My inquiring mind wishes to know. But nobody else seems to care so I will probably keep wondering.

5:10 PM, June 05, 2009  
Blogger Dr Obvious said...

Insanity. That's the only think I can think when I read this. Just, insanity.

5:39 PM, June 05, 2009  
Blogger susanna in KY said...

Absolutely not. While they're in custody they should be fed not only sufficient calories, but sufficient nutrients, appropriately spaced through the day. A lot of these inmates are men in the prime of their lives, and hunger lowers your tolerance - strong men fighting in a confined space is not a good thing. I'm not someone inclined to coddle criminals, but proper food is not coddling. Also, the prisons' ability to have a positive impact on changing the lives of the inmates would, I think, be sharply diminished by this.

5:58 PM, June 05, 2009  
Blogger DADvocate said...

If we (the U.S.) didn't hold the record for having the "largest prison population and the highest rate of incarceration in the world" this wouldn't be such a big problem. As a "free" country, having so many people in prison should be an total embarrassment.

As susanna in Alabama says, they need sufficient nutrients as much as sufficient calories.

6:52 PM, June 05, 2009  
Blogger Laura(southernxyl) said...

"Putting the obvious aside, I'd also like to know why this country is so bent on locking so many people up? Why are they locked up? Is there another way to extract punishment and encouraging people to get on a more law-abiding course?"

Cham, I'm with you as long as the people are locked up who otherwise would be physically preying on the rest of us. Punishment is one reason to imprison a person. Protection of the law-abiding populace is another. You wouldn't want to give an armed robber or a serial rapist community service just so you wouldn't have to imprison him.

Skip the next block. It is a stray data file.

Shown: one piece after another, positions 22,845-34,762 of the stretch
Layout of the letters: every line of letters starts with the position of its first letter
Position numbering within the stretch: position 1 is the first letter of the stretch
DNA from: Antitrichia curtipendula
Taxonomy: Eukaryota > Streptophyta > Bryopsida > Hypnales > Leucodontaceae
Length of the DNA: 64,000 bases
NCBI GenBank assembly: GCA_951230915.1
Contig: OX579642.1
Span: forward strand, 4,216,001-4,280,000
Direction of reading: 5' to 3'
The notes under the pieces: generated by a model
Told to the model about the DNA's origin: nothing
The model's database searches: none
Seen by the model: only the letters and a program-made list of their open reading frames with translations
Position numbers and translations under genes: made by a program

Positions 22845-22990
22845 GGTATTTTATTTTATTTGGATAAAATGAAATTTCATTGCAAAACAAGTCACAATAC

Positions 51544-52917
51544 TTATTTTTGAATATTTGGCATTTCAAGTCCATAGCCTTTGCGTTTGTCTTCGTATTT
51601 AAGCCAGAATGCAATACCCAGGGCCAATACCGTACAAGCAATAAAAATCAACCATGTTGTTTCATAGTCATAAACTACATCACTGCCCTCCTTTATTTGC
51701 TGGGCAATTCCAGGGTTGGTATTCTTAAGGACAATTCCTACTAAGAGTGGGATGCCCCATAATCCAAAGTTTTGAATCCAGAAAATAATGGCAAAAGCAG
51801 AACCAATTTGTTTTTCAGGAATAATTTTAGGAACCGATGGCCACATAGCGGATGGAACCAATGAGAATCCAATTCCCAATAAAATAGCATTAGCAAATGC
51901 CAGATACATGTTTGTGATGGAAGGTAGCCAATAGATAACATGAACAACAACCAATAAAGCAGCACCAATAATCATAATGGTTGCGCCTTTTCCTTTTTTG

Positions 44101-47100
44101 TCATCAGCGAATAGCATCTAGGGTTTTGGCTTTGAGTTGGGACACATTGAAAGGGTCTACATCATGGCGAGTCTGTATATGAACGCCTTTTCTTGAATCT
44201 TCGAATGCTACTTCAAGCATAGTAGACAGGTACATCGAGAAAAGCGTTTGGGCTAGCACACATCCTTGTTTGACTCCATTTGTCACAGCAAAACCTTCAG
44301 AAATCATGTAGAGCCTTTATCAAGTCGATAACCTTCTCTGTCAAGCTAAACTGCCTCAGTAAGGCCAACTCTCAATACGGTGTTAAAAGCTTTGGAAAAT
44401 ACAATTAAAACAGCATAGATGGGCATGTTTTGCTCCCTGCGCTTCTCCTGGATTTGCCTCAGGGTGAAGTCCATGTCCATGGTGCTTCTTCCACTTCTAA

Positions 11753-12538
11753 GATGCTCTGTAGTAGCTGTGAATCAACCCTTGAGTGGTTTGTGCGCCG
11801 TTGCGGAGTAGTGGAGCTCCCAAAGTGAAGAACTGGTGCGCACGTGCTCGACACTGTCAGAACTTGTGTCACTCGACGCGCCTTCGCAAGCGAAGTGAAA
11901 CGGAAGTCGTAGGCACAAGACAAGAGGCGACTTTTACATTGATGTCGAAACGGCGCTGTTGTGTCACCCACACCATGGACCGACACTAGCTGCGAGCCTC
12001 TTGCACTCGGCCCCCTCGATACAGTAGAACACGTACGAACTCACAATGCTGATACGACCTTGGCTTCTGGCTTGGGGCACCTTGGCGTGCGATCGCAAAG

And then if you imprison the armed robber but not Bernie Madoff, who didn't threaten anyone's life but who stole millions more in money and impacted many, many more people, that's another issue.

7:09 PM, June 05, 2009  
Blogger dienw said...

Just because they are convicted of a crime does not mean they can or should be oppressed and mistreated: being imprisoned is the punishment not deprivation.

7:28 PM, June 05, 2009  
Blogger Cham said...

Laura: I would like to know what percentage of the prison population are violent offenders, and what percentage of the prison population is locked up for non-violent crimes, like drug usage or drug distribution? Also, is there a better way to punish and rehabilitate drug dealers and drug users other than wasting my money and their time by locking them up? Bernie Madoff stole millions, if not billions. He's arrogant and needs to do a bit of time. Martha Stewart was convicted of lying, she did 10 months. (My gut tells me she was guilty of a little insider trading, but that wasn't the charge). I don't see the point in her incarceration. She picked some apples and learned to crochet, and she wasn't any different when she left prison. Martha stint in the pen was a big waste of tax dollars. She could have been assigned home monitoring and asked to sit in her basement for 10 months, same difference.

I have a friend who has been sitting in the lockup for the last 60 days because he got mouthy with a cop. I have another friend who is on heroin right now, I will be using our overenthusiastic judicial system shortly to have him locked up because I know that is the only way he is going to have a chance to get clean. (I'm an opportunist, when it comes to saving lives I'll do just about anything). Is this really the best use of our money?

7:54 PM, June 05, 2009  
Blogger Doom said...